Total Miles: 75.8
The 5:30am alarm came as early as ever, this time with the added realization of just how cold a night it had been. Each bundled in our warm layers, we broke camp as quickly as we could to start moving and even then still kept on down jackets and wind shirts longer than usual. It’s the easily forgotten dichotomy of the desert—sweltering days matched by equally chilling nights.
The good news of the morning was that Ace’s ankle swelling appeared to be somewhat better than it had been the day before, and if the trail continued its easy going nature from yesterday afternoon it should hopefully be manageable for the next two days. Helping matters further was that the hiking on open dirt tracks that had been a mainstay for much of the last 50 miles was now under the pleasantly dappled sunlight provided courtesy of stand upon stand of Ponderosa pine. Open understory with a bed of soft needles underfoot and the smell of dry pine in the air is truly one of my favorite things.
Strolling through forests of pine you can lose yourself and be blissfully unaware of the broader features of the landscape that may be shifting just outside the reach of your gaze, so it came as quite a surprise when the trail emerged into a small opening among the trees perched on a cliff high above a deep canyon. The promise of a lunch next to an actual water source was a gravitational pull too great to resist, so down we went on an incredibly steep and little used trail.
Steep or not, it was an impressive descent that I imagine very few feet have walked…
The shady lunch was everything it promised to be, with shockingly cold water that seemed as though it belonged more in the snowy springtime mountains of the Pacific Northwest than the warming oven of the desert Southwest. No sooner did I wade in to ankle deep with every intention of diving in then the signal reached my brain strongly suggesting that I reconsider. Sweet Pea and Ace, sitting on the nearby bank, had a good chuckle at how quickly my plans for a swim had fizzled.
The nature of the trail changed abruptly the moment we set away from our perfect lunch spot, as the “trail” was now simply a matter of “follow the river.” Hemmed in by cliffs and with no consistent banks to speak of on either side, the seemingly obvious choice was to abandon dry feet and wade downstream directly through the lazy water of West Clear Creek.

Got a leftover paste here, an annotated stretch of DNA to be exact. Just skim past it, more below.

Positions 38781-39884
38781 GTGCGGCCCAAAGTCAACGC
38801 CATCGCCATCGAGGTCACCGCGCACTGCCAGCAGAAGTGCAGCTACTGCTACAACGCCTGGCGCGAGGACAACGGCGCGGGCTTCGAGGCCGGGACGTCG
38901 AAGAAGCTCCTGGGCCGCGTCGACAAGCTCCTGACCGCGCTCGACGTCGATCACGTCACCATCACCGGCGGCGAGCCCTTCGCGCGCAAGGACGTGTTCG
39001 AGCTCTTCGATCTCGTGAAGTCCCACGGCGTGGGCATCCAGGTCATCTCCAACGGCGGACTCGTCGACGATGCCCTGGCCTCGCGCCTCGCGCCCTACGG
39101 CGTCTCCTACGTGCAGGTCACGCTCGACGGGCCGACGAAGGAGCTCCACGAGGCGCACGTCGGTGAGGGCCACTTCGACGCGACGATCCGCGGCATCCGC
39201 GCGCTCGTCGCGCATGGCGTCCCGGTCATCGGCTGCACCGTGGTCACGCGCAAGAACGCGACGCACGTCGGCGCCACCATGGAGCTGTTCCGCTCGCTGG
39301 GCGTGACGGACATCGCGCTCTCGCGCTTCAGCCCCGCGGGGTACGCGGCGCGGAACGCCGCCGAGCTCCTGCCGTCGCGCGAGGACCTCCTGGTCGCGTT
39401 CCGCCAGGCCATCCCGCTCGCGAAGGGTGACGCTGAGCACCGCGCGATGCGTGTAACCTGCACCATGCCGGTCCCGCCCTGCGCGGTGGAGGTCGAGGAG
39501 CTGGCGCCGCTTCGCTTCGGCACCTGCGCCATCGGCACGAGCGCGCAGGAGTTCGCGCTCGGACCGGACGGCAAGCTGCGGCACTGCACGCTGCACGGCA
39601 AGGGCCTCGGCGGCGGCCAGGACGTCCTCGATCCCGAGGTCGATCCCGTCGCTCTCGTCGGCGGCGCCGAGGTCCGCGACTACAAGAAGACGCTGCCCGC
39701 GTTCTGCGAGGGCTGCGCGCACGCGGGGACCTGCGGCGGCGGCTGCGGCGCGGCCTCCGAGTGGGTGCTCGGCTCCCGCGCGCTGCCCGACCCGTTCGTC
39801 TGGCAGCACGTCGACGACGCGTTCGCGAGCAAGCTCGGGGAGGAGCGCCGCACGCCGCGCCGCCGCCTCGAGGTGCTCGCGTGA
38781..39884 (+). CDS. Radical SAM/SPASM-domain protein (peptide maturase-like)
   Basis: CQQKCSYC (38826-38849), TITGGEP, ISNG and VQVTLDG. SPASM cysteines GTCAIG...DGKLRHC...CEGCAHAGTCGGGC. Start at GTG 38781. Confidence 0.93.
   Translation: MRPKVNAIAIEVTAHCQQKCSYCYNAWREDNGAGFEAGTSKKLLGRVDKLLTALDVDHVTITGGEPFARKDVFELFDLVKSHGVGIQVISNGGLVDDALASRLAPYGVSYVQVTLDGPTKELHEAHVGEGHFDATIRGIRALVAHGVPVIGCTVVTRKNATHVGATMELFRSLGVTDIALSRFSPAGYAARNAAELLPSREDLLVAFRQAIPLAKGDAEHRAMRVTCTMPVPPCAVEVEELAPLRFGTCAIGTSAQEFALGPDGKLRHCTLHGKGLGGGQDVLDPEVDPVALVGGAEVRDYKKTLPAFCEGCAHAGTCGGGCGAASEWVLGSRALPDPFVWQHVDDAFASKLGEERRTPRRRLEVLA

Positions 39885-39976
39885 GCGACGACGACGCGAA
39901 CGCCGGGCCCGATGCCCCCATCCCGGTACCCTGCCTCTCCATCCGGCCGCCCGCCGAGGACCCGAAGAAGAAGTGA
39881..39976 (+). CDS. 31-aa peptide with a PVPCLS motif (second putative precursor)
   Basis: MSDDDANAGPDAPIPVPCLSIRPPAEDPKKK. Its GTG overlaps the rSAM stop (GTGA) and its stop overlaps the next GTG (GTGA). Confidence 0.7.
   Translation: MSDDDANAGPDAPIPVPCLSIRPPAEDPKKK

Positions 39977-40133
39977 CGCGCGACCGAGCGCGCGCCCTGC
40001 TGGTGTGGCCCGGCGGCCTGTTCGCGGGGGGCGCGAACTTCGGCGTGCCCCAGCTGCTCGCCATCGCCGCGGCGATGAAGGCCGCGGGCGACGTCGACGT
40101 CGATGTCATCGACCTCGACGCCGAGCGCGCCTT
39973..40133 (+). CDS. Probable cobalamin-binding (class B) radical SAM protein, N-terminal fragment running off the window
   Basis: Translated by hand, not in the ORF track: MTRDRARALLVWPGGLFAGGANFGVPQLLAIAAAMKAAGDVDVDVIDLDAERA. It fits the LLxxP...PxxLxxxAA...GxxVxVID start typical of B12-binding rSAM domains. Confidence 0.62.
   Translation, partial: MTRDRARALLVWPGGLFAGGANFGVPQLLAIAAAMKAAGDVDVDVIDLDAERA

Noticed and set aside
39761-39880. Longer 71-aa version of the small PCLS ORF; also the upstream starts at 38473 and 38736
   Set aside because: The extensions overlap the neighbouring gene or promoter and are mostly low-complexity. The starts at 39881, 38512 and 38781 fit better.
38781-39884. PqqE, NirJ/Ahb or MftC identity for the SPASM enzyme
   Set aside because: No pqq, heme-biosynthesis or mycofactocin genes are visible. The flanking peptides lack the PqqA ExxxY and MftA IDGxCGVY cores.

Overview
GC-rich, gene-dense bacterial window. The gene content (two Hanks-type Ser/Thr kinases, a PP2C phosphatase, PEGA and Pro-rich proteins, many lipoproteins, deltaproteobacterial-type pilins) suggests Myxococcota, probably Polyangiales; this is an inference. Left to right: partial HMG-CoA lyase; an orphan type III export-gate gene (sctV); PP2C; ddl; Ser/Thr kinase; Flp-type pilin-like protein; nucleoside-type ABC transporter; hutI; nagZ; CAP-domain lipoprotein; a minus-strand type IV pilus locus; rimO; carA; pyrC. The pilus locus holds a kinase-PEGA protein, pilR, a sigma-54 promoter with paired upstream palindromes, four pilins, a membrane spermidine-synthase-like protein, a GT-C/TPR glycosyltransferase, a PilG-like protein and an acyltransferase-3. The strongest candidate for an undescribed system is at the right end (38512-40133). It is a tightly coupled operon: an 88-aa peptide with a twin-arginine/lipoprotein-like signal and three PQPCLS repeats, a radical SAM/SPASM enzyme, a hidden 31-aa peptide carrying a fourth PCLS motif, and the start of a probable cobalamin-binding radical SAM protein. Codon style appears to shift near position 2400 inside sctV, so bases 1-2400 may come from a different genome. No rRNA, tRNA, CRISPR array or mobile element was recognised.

And on it went for the next 1.3 miles, alternating between hiking in the creek and bushwhacking through blowdown on whatever dry land we could find whenever we reached a bend in its course and the water became too deep to continue. Truth be told, it was an awesome way to spend an afternoon under the sun, even if it took us an hour and forty minutes to cover a distance that typically would have taken thirty. Call it “canyoneering lite.”
Our cue for exiting the creek was to look for a weakness in the cliffs that had been described as “memorably steep” and would provide the route for our return back up to the top of the Mogollon Rim. Given that the creek was largely sandwiched between vertical cliffs, it wasn’t too difficult to spot our exit ramp, and up we went on a trail that would have been perfectly at home in the rugged old trails of the Northeast, climbing at a 1500 feet-per-mile clip over boulders and bedrock that made sure we hit our quota of lunges for the day.
Comfortably back atop the Rim, it was like it had never happened. Stretching out before us was the welcoming flatlands of the same Ponderosa pine forest we’d left behind hours before. The pleasant walking continued all the way through the evening until we picked out a spot on a small swale for our last night on trail. With forest like this, everyday is Valentine’s Day…